In Islam, there is no clear prohibition of abortion, and the right to access contraceptives and family planning education are both cited in the Qur’an. Many scholars and Muslims agree that abortions are permissible to ensure the overall health of the woman. Early Muslim jurists advocated that the protection of a woman’s life be prioritized over that of an unborn fetus, and often argued that life does not begin at conception. That is why contemporary Muslim jurists, generally, accept the use of abortion up until a certain time, usually the first trimester.
“He makes you in the wombs of your mothers in stages, one after another, in three veils of darkness.” (Quran 39:6)
“[We] then formed the drop into a clot and formed the clot into a lump and formed the lump into bones and clothed the bones in flesh; and then brought him into being as another creature. Blessed be Allah, the Best of Creators!” (Qur’an, 23:14)
“He Who has created all things in the best possible way. He commenced the creation of man from clay; then He made his progeny from an extract of discarded fluid.” (Qur’an, 32:7-8)
The Prophet’s Sayings
“(As regards to your creation), every one of you is collected in the womb of his mother for the first 40 days, and then he becomes a clot for another 40 days, and then a piece of flesh for another 40 days. Then Allah sends an angel to breathe the soul into his body” ( Abdullah).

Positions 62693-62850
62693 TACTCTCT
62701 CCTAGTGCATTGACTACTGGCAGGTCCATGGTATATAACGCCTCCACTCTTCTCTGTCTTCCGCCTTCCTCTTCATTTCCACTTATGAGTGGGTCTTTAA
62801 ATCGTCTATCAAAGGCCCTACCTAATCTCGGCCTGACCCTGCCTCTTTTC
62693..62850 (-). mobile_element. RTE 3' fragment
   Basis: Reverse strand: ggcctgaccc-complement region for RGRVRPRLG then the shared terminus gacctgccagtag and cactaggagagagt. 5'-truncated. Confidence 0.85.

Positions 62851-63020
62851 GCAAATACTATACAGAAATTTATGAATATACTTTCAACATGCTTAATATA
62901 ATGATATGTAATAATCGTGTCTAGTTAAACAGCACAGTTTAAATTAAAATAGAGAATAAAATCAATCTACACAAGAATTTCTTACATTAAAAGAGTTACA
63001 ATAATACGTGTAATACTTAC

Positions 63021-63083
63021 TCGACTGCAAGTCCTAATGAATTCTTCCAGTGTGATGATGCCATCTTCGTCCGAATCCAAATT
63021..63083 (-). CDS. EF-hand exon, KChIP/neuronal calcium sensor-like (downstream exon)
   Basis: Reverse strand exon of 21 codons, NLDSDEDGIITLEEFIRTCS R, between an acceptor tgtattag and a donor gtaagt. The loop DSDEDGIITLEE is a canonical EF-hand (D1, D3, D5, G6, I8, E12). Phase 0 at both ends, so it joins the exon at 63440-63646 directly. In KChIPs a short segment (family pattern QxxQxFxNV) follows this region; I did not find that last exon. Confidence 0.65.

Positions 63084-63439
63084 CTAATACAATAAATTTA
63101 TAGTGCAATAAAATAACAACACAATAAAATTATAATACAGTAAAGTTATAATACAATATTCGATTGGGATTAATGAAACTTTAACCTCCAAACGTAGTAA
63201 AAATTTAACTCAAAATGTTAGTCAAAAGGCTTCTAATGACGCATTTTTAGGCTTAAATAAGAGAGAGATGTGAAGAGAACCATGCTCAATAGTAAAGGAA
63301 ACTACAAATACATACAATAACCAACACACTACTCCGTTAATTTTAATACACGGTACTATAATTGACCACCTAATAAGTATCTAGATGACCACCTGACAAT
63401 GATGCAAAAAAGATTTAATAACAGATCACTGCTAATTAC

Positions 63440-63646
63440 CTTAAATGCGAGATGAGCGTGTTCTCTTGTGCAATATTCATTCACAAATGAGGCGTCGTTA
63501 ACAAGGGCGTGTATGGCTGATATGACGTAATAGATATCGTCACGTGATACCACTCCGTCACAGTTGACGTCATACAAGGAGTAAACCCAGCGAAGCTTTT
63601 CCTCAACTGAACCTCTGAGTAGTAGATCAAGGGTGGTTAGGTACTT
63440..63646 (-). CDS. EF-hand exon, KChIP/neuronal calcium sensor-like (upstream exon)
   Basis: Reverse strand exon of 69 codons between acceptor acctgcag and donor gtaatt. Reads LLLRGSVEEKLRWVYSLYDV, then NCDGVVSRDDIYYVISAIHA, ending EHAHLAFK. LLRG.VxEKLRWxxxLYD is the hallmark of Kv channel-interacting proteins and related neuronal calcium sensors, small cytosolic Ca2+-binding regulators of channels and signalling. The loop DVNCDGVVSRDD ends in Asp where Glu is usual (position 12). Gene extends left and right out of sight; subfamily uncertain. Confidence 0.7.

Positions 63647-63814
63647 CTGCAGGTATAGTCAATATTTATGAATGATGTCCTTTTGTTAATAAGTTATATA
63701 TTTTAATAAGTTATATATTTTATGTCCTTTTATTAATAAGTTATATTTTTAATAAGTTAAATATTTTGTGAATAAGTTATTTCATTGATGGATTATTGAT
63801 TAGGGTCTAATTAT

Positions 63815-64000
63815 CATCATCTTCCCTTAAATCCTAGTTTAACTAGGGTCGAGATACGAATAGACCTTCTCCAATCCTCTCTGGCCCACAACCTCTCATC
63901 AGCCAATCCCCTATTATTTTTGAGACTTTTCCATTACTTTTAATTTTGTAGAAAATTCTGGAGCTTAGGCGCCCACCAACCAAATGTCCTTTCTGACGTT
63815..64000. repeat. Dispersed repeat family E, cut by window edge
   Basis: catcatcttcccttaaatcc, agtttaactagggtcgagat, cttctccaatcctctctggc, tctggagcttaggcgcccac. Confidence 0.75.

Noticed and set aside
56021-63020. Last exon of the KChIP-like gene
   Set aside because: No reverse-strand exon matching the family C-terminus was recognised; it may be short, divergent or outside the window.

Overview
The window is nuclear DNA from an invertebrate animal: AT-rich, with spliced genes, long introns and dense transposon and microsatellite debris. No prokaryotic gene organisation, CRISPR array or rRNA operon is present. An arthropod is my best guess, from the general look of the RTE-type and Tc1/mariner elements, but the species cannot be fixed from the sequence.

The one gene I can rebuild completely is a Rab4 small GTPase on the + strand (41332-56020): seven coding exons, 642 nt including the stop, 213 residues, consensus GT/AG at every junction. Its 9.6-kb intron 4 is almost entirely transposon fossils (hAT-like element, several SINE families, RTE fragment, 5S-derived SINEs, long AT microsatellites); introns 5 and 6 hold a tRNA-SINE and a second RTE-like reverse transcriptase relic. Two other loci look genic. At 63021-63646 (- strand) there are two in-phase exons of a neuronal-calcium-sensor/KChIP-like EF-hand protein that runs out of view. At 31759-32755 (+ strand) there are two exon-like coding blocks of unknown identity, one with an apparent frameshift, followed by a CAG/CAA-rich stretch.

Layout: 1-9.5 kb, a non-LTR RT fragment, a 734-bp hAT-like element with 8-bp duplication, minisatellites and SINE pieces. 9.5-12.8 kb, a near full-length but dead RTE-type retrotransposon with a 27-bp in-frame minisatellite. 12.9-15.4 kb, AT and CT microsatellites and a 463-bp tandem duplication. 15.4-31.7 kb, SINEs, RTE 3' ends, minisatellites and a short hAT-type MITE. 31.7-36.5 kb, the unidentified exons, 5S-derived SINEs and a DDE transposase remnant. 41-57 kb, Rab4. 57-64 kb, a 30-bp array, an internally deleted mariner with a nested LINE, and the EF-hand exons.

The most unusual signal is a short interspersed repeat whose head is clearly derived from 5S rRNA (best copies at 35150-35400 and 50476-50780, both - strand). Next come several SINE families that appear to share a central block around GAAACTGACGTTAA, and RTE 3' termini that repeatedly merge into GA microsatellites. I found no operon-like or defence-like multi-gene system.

Reproductive health in Islam does not carry a unified position due to varying scholarly opinions and cultural taboos, inhibiting women from seeking reproductive healthcare and education. Different schools of Islamic thought believe that a fertilized egg reaches “ensoulment” at a varying number of days. Citing the Prophet, scholars argue that life begins after 120 days of conception, while other scholars argue that life begins earlier.
Given this, patriarchal communities unjustly institute domestic policies that shame women who are sexually assaulted, creating laws that force victims to marry their rapists and bear their children. As a result, cultural taboos surrounding rape, abortion and reproductive health care prevent women from seeking medical help.
Today, every Muslim nation permits abortion at least to save the life of the mother. In Tunisia, women can receive abortions freely, while in countries such as Pakistan the practice is frowned upon. In order for women to be free and responsible agents, proper reproductive health education is vital. Moreover, religious leaders and scholars should avoid interpretations of religious texts that put these women in danger and focus on the benefits of reproductive services, such as low mortality rates, decreased poverty rates, longer access to education, and increased overall happiness.
Since women have the right to enhance their mind, body and spirit, they are allowed to seek abortions. According to the Qur’an and the Prophet, rape, incest and near-death are all cases in which is it permissible for a woman to have an abortion. Preventing a woman from reproductive health services threatens both her mental and physical health, which is against Islamic teachings.
Nafis Sadik, Fatou Waggeh, Hanan Gewefel, Samia al-Amoudi
Speake, Beth. “Islam and Women’s Reproductive and Sexual Rights in the MENA Region.” E-International Relations Students. Sept. 11, 2012. http://www.e-ir.info/2012/09/11/islam-and-womens-reproductive-and-sexual-rights-in-the-mena-region/